Emily teacher

Gifted and Talented 3rd Grade Classroom Uses SplashLearn

Emily Starkey,

3rd Grade Teacher

Lyman Elementary School.

Won 3 Challenge Yourself Prizes in SpringBoard 2015 - Division 3 to 5

SplashLearn Problems attempted on SplashLearn in less than one month: ~ 20,000

District Five Schools of Spartanburg County, SC, has a formal program for gifted and talented students providing programs and services which match their unique characteristics and learning needs. Through this district level initiative, schools serve eligible students in 3rd grade and above in a gifted and talented classroom model. In grades 3-6, the content focus areas of the program are math and ELA.
Emily Starkey is the teacher of a 3rd grade gifted and talented classroom at one of the schools in the district, Lyman Elementary School, with a majority of her class of fourteen students being mathematically gifted. SplashLearn was recommended to her recently by a colleague, and she has been using it regularly since then for math learning in her class. Her class is now even on the SplashLearn SpringBoard contest leaderboard. We spoke to Ms. Starkey to learn about their SplashLearn experience.
Do you teach the same state standards curriculum to your students, or is there a different math curriculum?
It is different. We are based on the state standards but we also follow the NAGC (National Association for Gifted Children) developed national standards. Typically there is greater depth in the learning, there are more skills covered, and the learning curve is steeper. We tend to cover more in a school year.
Are the teaching and learning styles also different?
They certainly are. My students are able to self-learn, they think outside the box and look at math problems from different perspectives, there is a natural numeracy that enables them to figure things out in their heads, and the way they think about and solve problems is deeper and smarter. Importantly, there is a high level of curiosity, inquiry and interest in problem solving, therefore a high degree of discussion. As it is said, “A bright child can answer all the questions, a gifted child will ask the questions.”
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As a result, teaching methods are also somewhat different. On one hand I can leave students to some amount of directed self learning, on the other I need to be very involved in exploration of concepts and have frequent and in-depth discussions.
How does SplashLearn fit with the math learning needs of your class, both in terms of curriculum as well as learning styles?
The SplashLearn curriculum is a great fit. The coverage is vast and comprehensive, there are varying degrees of depth, and because there is cross grade access, there is no artificial grade-level limit to how far you go, which is perfect for my class. The way the program is designed is great for self-learning, and the question types provide ample opportunities for challenge, lateral thinking, and deeper exploration of concepts.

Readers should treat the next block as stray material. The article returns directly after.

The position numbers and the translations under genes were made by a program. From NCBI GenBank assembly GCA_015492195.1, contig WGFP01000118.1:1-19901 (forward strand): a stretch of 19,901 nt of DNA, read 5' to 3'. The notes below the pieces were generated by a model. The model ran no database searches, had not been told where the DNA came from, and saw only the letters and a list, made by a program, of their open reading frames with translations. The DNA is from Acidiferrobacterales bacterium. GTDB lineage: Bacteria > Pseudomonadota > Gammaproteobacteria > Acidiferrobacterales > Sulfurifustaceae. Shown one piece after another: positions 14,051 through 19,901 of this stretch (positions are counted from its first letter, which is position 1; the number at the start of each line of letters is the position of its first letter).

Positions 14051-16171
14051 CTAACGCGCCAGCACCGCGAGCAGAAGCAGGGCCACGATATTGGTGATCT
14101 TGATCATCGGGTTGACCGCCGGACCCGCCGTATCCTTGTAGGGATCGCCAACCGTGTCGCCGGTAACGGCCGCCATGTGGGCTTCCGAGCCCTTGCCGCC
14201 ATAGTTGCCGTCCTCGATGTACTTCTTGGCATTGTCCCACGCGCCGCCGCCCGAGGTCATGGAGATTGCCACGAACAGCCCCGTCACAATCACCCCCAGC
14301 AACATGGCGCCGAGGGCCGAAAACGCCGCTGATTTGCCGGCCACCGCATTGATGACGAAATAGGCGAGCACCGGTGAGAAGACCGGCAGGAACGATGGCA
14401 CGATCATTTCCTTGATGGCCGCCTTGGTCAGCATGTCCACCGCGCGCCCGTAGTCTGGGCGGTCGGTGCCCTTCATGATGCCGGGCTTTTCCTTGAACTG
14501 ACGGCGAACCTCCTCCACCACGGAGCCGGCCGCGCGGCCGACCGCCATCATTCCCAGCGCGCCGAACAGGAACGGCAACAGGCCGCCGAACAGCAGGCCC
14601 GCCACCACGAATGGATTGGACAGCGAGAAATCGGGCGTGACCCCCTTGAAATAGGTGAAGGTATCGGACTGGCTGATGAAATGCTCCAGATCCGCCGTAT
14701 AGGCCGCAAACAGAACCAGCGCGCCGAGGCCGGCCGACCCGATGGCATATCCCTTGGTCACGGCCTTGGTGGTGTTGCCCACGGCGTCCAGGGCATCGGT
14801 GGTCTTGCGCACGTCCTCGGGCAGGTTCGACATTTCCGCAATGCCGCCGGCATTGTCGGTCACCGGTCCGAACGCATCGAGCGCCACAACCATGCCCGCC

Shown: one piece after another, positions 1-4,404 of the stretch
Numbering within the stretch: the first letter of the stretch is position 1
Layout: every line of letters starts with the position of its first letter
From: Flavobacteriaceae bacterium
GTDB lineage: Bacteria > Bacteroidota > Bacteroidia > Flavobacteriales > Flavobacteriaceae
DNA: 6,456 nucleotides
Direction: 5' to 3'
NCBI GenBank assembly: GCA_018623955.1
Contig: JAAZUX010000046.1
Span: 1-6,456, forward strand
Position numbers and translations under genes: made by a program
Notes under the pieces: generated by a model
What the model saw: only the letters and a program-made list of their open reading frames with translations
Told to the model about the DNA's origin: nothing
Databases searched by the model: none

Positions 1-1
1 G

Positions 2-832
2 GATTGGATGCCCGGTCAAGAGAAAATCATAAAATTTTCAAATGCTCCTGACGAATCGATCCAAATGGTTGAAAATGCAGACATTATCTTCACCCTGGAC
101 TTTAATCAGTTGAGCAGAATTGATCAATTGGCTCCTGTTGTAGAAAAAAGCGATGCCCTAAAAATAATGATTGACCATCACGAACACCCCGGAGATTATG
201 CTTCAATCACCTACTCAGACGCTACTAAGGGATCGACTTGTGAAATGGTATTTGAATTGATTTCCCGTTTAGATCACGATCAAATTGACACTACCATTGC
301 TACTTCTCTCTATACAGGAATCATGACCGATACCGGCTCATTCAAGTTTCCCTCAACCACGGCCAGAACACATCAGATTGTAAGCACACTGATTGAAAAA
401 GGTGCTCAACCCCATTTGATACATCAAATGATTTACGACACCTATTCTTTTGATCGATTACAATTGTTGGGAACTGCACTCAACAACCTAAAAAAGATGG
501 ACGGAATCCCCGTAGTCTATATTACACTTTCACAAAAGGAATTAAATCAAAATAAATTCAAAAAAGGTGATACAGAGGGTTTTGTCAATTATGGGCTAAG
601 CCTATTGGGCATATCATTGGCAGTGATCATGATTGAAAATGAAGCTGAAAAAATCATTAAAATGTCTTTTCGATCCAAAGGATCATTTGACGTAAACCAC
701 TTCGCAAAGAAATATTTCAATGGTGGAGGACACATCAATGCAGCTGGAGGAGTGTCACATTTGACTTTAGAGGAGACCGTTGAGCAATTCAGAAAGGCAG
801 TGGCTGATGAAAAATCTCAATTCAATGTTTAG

Can you describe how you use SplashLearn in your class?
We usually are a 1:1 device class, so my students do not need to share or wait. SplashLearn is used regularly during math time, and additionally also when they have spare time in smaller circles or groups.
For concepts already learnt, practice and review is very important. Practice is a particular challenge with gifted students since they feel they ‘know it already’ and they are easily bored with repetitive tasks. SplashLearn helps greatly here, since problems are presented in an interesting manner and math concepts are explored in different ways that are new and challenging. This ensures student engagement in my class.
For concepts not learnt yet but of interest to my students, SplashLearn works really well, since it allows them to easily self-learn, explore, and make connections with math concepts already learnt. For instance a student today explored the new concept of areas on SplashLearn by himself, because he came across it on SplashLearn and found it interesting. With the breadth of problems and interesting presentation of the concept, he absorbed the concept quite well, and wanted to keep going, which I am only too happy to encourage.
Finally, I use the SplashLearn reports a lot. They are very detailed, by student by skill, and at one glance I know where things stand and what my plan going forward should be in math for each student.
Do your students enjoy SplashLearn? Are they motivated to work on it?
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Absolutely! They love the design, the characters, the game-like experience. It is so much more interesting than worksheets on paper or other online math programs they’ve seen.
The reward system of SplashLearn is also highly motivating. It was one of the first things they figured out on SplashLearn – how coins are earned, what they can get for it in the aquarium, and how far away they are from the next win. I remember on the first day or two on SplashLearn there was a sudden burst of ‘crab’ talk in class – “I got 8 crabs!” and “yay, one more crab!”. “What are you all talking about?”, I asked, and my students explained to me, in great detail and with much excitement, all about the SplashLearn aquarium and reward system. That initial interest hasn’t waned at all.
The SpringBoard contest has only added to the excitement, we’ve been having a good time doing even more math and checking our position on the leaderboard.
So would you continue with SplashLearn through the new school year with your next 3rd grade gifted and talented class?
Yes, I certainly will. It’s a great way for gifted students to be engaged, challenged and work independently when needed, and they get all-important practice without being bored. Plus as a teacher, I don’t have to grade a single paper!
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